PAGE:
Although he has proven adaptable during his time at Villa Park thus far, Paul Lambert's questionable choice of starting XI and his reluctance to make tactical changes were the key reasons that Villa suffered just their second away defeat of the season at Craven Cottage.
The Left-Back Situation
With left-backs Antonio Luna and Joe Bennett unfit for Sunday's match, Lambert was presented with an interesting tactical decision as he was forced to play one of his players out of their favored position.
Lambert ultimately decided to deploy centre-back Nathan Baker in that position, a decision that completely dictated Fulham's tactics from the start of the match.
Baker is an improving defender but he has struggled when played in the full-back position and the Fulham match was no exception.
Ashkan Dejagah and Sascha Riether had a field day attacking Baker who constantly found himself unable to deal with the opposing players' pace, trickery and interplay.
According to WhoScored.com, 45 percent of Fulham's attack occurred on the right side of the pitch.
Although neither goal was a direct result of this situation, it was the clear weak spot in Villa's defence and the emphasis of Fulham's offence. Fulham isolated Baker and attacked him often, exposing Lambert's error in selection.
Rather than start Baker at left-back, Lambert would have been better advised to shift right-back Leandro Bacuna or centre-back Ciaran Clark instead.
Clark has proven more effective and comfortable in that position in the past while playing Bacuna on the left would have allowed Lambert to start Matthew Lowton, the club's standout full-back from last season, on the right.
Lowton's Exile Continues
Villa's defensive injury concerns seemed to be the impetus for Lowton's return to the starting XI.
Instead the right-back was relegated to another substitute performance that left the defender unable to impact the game.
Lambert's decision to bench Lowton at the start of the the season was justified by the Englishman's early struggles and the emergence of Bacuna to fill in at right-back. The loss to Fulham, however, provides further evidence that Lowton should be reinstated immediately.
Although he has been one of Villa's best players this season, Bacuna is not a natural right-back.
This was especially clear on Sunday when the Dutchman was responsible for both goals Villa conceded.
First, Bacuna was lackadaisical in clearing the ball from his penalty box, allowing Steve Sidwell to open the scoring. His afternoon only worsened when he conceded the penalty that led to Fulham's second goal.
Bacuna is a competent passer, a dangerous free-kick taker and is physically capable. However, he is limited in his effectiveness at right-back where he has struggled to find the balance between attack and defence.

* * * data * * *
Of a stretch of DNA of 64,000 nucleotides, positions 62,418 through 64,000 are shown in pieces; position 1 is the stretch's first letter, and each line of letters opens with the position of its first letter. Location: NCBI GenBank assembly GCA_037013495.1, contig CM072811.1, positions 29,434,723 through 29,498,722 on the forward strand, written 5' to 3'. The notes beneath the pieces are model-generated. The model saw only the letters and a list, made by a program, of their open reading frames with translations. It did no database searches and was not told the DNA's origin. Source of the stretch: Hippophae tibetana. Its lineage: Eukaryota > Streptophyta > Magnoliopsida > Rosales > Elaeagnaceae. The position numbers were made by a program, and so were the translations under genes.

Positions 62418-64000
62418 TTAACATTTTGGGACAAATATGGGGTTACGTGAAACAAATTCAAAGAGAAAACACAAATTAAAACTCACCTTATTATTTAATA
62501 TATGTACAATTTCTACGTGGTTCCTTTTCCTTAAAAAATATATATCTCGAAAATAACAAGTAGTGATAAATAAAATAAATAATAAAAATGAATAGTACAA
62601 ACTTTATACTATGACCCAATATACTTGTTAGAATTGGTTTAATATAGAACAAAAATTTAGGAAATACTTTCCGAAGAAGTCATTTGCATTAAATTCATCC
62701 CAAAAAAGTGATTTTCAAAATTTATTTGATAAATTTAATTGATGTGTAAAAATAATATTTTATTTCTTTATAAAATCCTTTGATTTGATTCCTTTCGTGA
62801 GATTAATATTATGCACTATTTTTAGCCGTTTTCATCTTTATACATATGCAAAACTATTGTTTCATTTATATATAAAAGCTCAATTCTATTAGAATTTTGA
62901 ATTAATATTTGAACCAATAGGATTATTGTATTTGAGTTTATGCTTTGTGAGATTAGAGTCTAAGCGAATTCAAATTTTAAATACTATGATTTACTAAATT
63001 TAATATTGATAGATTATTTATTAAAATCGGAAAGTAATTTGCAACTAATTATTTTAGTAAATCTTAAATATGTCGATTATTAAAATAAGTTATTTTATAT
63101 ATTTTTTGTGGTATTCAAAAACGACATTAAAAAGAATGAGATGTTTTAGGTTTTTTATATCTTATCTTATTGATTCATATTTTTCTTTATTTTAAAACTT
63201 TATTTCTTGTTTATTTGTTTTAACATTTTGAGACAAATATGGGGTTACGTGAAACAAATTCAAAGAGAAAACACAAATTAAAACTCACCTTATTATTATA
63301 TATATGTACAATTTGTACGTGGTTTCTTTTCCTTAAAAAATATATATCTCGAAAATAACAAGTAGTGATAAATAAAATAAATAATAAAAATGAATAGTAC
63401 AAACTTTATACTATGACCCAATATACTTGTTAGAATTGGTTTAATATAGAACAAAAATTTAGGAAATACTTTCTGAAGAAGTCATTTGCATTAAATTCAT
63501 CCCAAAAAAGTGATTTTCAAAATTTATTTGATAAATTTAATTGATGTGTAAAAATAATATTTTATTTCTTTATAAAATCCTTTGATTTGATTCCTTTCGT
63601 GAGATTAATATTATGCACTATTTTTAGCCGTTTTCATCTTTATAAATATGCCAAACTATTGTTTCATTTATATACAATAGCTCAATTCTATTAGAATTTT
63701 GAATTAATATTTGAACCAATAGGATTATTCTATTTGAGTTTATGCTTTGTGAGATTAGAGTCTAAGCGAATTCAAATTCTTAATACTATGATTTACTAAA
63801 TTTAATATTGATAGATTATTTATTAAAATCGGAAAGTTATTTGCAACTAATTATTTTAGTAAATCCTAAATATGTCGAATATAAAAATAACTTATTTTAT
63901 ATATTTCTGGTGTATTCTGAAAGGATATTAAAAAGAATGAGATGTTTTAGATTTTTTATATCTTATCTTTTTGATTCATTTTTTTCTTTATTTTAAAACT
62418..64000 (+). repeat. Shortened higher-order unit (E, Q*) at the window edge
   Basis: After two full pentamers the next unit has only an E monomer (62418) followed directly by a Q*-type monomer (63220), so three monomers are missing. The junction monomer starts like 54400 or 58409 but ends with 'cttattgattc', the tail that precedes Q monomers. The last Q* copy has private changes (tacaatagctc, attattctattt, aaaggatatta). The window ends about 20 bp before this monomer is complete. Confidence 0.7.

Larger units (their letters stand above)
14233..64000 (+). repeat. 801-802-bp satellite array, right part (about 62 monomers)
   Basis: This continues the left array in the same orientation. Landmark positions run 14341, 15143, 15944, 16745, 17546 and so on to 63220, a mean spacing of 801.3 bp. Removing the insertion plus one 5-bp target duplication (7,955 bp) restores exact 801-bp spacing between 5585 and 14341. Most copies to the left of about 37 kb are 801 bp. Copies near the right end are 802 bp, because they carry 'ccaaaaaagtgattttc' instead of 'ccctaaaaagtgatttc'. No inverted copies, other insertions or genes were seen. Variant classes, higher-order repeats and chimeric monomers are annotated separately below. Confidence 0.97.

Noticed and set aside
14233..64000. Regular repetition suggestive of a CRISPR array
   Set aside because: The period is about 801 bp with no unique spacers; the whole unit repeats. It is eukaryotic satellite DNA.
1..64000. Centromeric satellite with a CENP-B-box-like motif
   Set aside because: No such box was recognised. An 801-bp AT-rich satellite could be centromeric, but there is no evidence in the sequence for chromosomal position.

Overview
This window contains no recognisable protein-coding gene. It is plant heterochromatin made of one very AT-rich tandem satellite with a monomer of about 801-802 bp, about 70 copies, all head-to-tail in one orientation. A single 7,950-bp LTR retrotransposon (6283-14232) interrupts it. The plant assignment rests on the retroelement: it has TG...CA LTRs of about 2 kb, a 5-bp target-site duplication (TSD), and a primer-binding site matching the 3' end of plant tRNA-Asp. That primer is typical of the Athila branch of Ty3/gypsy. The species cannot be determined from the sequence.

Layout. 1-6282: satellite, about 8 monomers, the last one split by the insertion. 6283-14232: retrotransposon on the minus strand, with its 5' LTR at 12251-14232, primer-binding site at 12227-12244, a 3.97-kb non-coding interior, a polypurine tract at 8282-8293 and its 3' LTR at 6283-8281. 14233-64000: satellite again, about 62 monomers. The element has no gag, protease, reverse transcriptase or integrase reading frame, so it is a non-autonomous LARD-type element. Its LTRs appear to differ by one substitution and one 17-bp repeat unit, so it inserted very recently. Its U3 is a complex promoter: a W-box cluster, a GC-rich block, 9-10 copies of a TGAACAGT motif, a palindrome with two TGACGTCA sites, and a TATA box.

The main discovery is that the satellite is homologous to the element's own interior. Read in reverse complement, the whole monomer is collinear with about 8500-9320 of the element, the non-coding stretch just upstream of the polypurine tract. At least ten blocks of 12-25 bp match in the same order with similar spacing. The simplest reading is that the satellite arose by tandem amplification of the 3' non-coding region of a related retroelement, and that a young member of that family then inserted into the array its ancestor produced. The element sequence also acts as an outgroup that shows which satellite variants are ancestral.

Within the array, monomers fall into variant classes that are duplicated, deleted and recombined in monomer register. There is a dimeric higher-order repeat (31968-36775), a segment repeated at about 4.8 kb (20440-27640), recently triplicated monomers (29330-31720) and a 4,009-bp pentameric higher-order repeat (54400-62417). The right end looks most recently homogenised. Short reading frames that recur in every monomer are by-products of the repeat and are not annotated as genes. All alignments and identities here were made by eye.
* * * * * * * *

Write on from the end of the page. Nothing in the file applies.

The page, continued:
Conversely, Lowton has a full season's experience as Villa's right-back and better understands when it is appropriate to surge forward so that he does not leave his fellow defenders exposed.
Lowton, despite playing as a defender, was consistently involved in Villa's attacking moves last season, contributing three assists while averaging the third-most passes per game. His proficiency at intercepting passes helped Villa generate many quick counters that led to goals or scoring opportunities.
Reinstating Lowton would have helped the overall balance of Villa's attack while also improving its defence.
Additionally, it would have allowed Bacuna to play in a midfield role that he is better suited for and replace the struggling Andreas Weimann.
Weimann's Continued Struggle
Weimann started Sunday's match playing just behind the forward pair of Gabriel Agbonlahor and Christian Benteke and the Austrian was virtually invisible, providing an uninspiring performance that has typified his season.
Lambert has been quick to bench underachieving players as evidenced by his treatment of Lowton, yet the Scotsman gave Weimann another chance to impress on Sunday, an opportunity that the forward once again scorned.
Even with Libor Kozak's injury accounted for, there were a number of better attacking options than Weimann.
As mentioned, Bacuna could have been played in a more advanced position as a willing passer in the final third.
Marc Albrighton recently returned to the team and provides a threat from wide positions that Villa are currently lacking.
Nicklas Helenius has yet to start a Premier League match and could have been given a chance to prove himself.
Instead, Lambert called again upon Weimann and his trust proved misplaced. On current form, there was no justification to select Weimann and Lambert's decision to start him greatly hurt the team.
Next week's crucial match again Manchester United will be intriguing to watch—Weimann scored twice in the fixture last season in his best performance in a Villa shirt. It will be tempting for Lambert to give the forward one more week to prove himself.
Should Paul Lambert drop Andreas Weimann from the Starting XI?
It is imperative that Lambert avoid this, however, and acknowledge Weimann's poor performances by dropping the Austrian and giving another of his players a chance in his stead.